Microsoft puts the kibosh on Facebook worm Koobface
Microsoft Corp. is trying to stamp out the Koobface worm, which has spread aggressively on social networking sites such as Facebook and MySpace, the company said Tuesday.
In a post to the company's malware protection center blog, researcher Scott Molenkamp said that definitions for Koobface have been added to the Malicious Software Removal Tool (MSRT), the free anti-malware utility that Microsoft automatically delivers every month to users on Patch Tuesday.
Koobface, which first appeared in May 2008, struck Facebook again just last week when researchers at Trend Micro Inc. tracked its romp through the service. That new Koobface.ac variant, said Trend researcher Jamz Yaneza, tries to trick users into downloading a bogus update to Adobe System Inc.'s Flash, and spreads by hijacking browser cookies to 10 different social networking sites, then uses the cookies to log in to accounts and spew out more fake messages to friends.
According to Molenkamp, the MSRT update targets a wide range of components that fall under the Koobface category. "This family is not just a worm, but a collection of different components that can each perform a different task," he said. "These include downloading, Web hosting, password stealing, displaying pop-ups and sending messages to contacts on various social network websites."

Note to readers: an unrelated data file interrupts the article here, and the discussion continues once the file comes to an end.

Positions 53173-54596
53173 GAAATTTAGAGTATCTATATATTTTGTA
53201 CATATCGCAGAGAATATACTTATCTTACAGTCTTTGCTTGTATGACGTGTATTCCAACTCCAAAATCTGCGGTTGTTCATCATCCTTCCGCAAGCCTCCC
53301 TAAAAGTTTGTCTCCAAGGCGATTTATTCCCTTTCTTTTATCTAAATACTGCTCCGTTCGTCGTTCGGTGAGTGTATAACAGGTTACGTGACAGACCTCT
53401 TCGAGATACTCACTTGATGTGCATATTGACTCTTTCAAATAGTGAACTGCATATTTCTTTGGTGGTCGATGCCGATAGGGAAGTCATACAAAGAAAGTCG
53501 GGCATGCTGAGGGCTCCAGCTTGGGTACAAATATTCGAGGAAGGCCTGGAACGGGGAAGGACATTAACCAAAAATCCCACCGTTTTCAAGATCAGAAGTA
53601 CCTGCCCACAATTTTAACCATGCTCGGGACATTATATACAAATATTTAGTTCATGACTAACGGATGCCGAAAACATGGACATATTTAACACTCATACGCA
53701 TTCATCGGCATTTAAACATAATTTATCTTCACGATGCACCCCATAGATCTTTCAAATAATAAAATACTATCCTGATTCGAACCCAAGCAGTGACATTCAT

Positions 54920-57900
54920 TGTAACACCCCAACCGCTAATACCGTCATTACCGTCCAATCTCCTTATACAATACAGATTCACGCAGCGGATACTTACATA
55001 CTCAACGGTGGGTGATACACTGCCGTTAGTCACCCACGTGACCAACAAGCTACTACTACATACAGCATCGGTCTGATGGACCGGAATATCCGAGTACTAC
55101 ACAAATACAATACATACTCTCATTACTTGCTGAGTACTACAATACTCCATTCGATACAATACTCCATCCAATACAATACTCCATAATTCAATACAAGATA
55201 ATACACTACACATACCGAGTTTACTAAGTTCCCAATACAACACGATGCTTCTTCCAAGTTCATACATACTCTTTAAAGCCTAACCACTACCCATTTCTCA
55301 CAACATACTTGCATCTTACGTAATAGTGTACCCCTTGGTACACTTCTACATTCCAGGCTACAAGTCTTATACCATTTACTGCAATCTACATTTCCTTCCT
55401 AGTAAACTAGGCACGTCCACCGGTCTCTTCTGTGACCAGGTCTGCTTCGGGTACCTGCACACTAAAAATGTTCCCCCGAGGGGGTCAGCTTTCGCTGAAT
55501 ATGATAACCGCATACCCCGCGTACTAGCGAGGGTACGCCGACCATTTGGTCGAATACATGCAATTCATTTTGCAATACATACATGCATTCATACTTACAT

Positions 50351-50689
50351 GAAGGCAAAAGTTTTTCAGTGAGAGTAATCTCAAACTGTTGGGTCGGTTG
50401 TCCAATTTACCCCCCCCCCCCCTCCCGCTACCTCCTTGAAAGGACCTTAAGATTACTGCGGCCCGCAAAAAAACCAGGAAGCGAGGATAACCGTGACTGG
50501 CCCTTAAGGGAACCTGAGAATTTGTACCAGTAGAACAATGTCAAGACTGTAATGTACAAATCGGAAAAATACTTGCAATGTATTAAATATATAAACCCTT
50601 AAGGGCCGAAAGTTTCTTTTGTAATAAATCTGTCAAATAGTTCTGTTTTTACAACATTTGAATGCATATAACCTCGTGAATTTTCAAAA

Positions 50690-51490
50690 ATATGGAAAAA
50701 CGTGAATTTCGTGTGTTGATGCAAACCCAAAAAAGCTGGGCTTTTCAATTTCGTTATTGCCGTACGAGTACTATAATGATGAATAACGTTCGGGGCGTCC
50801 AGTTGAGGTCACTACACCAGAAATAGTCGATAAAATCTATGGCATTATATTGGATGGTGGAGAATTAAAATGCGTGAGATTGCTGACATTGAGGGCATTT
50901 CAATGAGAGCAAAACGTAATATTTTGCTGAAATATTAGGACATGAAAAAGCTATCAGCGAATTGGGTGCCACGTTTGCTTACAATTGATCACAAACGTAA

MSRT can now seek and destroy Koobface components aimed at users of bebo.com, Facebook, Friendster, fubar.com, hi5.com, LiveJournal, MySpace, myYearbook, Netlog and Tagged. Those sites are the same that Koobface.ac targets when it pilfers browser cookies.
Microsoft has had some success in cleaning infected PCs with the MSRT. Last November, for example, the company crowed that the tool had purged nearly a million machines of phony antivirus software, dubbed "scareware," in just nine days. In June 2008, MSRT sniffed out 1.2 million PCs infected with a family of password stealers, while in February, it scrubbed the Vundo Trojan horse from about a million machines. During several months at the end of 2007, the tool hit the then-notorious Storm Trojan horse, eradicating it from about a half-million PCs.
The MRST can be downloaded manually from Microsoft's site, or retrieved via the Windows Update service.